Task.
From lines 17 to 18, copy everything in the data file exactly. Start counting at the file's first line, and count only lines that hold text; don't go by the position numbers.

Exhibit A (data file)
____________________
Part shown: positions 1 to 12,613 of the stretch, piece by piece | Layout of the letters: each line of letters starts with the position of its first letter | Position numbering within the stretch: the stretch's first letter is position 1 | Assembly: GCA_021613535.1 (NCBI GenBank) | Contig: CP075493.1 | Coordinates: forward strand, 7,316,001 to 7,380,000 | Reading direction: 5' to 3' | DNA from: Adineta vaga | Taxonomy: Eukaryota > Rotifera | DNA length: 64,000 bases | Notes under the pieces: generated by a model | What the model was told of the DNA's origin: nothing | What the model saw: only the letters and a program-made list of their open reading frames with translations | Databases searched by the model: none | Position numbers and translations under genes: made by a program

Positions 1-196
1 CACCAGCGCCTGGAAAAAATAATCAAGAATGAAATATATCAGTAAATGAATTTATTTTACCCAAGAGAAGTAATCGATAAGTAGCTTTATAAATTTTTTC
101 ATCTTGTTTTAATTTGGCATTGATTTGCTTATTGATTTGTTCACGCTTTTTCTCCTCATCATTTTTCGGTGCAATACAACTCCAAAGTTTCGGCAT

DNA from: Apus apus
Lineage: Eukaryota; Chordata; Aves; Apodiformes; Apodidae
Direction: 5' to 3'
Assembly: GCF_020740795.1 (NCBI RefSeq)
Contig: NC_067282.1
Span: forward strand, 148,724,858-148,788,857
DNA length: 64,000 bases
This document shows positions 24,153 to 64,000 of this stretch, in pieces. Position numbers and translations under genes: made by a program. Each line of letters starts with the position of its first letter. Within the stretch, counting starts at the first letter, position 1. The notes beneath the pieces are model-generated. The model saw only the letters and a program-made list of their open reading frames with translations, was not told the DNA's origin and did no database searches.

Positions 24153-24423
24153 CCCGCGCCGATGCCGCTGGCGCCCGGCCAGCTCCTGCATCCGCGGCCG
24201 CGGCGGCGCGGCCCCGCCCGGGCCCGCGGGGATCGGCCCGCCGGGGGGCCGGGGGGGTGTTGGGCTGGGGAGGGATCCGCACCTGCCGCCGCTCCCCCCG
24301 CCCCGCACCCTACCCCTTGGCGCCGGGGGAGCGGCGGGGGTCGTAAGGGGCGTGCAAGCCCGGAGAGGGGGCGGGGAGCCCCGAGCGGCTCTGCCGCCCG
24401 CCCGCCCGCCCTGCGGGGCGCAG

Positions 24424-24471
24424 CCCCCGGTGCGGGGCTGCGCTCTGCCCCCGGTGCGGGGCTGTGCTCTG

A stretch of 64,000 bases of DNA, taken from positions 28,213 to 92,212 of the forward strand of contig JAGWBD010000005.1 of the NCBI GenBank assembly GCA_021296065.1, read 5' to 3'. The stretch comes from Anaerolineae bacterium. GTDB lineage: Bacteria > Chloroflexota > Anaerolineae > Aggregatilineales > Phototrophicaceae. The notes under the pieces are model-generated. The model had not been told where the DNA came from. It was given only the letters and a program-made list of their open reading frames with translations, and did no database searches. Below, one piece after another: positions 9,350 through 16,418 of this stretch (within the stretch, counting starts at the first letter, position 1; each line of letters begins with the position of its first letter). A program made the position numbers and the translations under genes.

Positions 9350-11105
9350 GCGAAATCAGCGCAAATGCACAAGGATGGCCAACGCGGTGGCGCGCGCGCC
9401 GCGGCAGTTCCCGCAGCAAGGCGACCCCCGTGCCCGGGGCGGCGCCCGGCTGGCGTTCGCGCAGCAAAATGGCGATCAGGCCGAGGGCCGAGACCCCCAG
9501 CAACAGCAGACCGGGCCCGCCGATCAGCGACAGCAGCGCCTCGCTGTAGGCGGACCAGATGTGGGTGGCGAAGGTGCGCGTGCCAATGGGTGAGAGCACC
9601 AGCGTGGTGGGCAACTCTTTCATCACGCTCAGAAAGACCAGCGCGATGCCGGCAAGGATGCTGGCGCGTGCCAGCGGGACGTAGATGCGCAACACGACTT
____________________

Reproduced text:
24401 CCCGCCCGCCCTGCGGGGCGCAG

Positions 24424-24471